I've made no secret that I spent 12 years in the US Army and Reserve, with the vast majority of that time in the Reserve (in fact I was active duty only for my training time and a couple of extra activations).
Every time (lately) someone hears that I served, they "thank me for my service." I appreciate the sentiment, it's both good and nice that people now recognize it's not easy, and far more so than for me, it's extremely stressful for those who were deployed overseas to a combat area, and even more than just stressful, dangerous/scarring for those who served in combat directly.
To THOSE folks (who served overseas and in even more in combat), I express my deep and profound thanks and gratitude. The bottom line is, as soldiers, we go where we're sent, no matter the political leader or reason for the warfare. We (they) served, and that service is beyond honorable, it's self-sacrificial with the laudable and idealistic goal of protecting US citizens AND the citizens of the country in which they served. A simple thank-you is hardly sufficient, but at least on this webpage, and in person at that exact moment, it's all I have and all I can do.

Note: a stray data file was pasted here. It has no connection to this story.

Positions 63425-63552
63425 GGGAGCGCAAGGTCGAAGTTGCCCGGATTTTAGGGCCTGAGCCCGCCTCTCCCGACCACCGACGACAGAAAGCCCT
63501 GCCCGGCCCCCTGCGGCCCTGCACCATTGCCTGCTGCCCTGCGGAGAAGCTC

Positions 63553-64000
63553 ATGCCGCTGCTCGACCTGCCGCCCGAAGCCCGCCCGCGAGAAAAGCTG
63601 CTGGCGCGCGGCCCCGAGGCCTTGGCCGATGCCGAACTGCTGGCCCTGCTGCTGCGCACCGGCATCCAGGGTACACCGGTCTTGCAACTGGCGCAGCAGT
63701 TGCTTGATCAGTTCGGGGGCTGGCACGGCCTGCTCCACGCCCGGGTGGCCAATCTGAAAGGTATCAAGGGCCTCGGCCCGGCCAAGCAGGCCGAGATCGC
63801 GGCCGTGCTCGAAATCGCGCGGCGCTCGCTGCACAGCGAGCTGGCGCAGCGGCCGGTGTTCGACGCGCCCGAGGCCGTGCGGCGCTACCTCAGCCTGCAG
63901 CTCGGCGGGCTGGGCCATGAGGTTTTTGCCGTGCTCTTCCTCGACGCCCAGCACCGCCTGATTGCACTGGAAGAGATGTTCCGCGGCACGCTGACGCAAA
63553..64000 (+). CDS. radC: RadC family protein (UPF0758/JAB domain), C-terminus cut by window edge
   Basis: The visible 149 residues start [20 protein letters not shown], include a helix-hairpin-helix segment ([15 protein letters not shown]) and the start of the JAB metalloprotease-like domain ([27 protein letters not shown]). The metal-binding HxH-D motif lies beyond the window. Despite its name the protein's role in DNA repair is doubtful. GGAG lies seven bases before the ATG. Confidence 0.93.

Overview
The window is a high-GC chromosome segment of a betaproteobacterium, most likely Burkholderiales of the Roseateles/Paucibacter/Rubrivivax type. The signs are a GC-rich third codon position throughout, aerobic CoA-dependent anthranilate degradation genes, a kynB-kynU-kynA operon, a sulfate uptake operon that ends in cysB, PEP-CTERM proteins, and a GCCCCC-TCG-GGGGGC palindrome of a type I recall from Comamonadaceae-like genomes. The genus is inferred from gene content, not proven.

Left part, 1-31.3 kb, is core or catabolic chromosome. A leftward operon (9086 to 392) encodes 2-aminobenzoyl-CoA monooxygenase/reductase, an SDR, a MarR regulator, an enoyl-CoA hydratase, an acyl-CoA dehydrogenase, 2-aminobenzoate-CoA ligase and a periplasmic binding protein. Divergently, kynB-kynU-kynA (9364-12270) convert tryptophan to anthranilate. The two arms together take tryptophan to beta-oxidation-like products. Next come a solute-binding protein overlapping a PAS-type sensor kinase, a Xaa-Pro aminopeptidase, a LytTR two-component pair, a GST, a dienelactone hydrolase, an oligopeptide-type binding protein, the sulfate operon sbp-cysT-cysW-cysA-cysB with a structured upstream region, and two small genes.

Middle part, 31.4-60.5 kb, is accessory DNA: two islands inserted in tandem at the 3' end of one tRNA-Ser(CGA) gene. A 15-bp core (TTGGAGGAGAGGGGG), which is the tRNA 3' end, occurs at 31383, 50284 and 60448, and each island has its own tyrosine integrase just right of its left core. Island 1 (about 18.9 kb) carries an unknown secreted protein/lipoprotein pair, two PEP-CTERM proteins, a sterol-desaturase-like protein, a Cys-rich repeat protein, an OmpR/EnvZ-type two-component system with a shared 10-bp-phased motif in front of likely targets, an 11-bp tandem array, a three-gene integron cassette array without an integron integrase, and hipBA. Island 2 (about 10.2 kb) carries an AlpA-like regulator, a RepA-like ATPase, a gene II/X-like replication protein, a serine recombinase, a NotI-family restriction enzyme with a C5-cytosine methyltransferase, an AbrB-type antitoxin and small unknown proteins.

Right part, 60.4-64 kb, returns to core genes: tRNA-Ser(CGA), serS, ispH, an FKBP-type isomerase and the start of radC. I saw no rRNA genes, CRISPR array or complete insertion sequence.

But it's not all I can do in general nor is it close enough to "enough." If you TRULY are grateful, VOTE, exercise your civic responsibility, show honor to their sacrifice to give you that right by using it. If you are TRULY grateful, speak up, get educated, get involved, learn why our system of government works so well (mostly), and what you OUGHT to care about. But more than anything else, if you are TRULY grateful, vote for those people who will fund the Veterans Administration and PAY for the care those veterans. who were injured in service, deserve to receive. In short, put your money where your mouth is. Pay out of your pocket for their care, for the care of their surviving family members (for those who've died), for the care for the roughly 2 MILLION homeless vets who need mental health care and a warm meal. Saying "thanks" is nothing more than conscience salving lip-service letting you get away with doing nothing REAL if you don't back it up with action. So, put up or shut-up, I appreciate your thanks, but if you really mean your thanks, act, don't talk. Often times, when I hear "thank you", I want to laugh at it because it's such pablum, so hollow, without the actions to back it up. If you are acting to help vets, then that's FAR FAR more meaningful to me than any words, and I'm very grateful that you did/do. The point being, we've all been thanked 10,000 times, and if you aren't doing something (like pressing your Congressman to support veteran's benefits) then you're talking out both sides of your face and your thanks appear to be nothing other than hypocrisy. So ACT.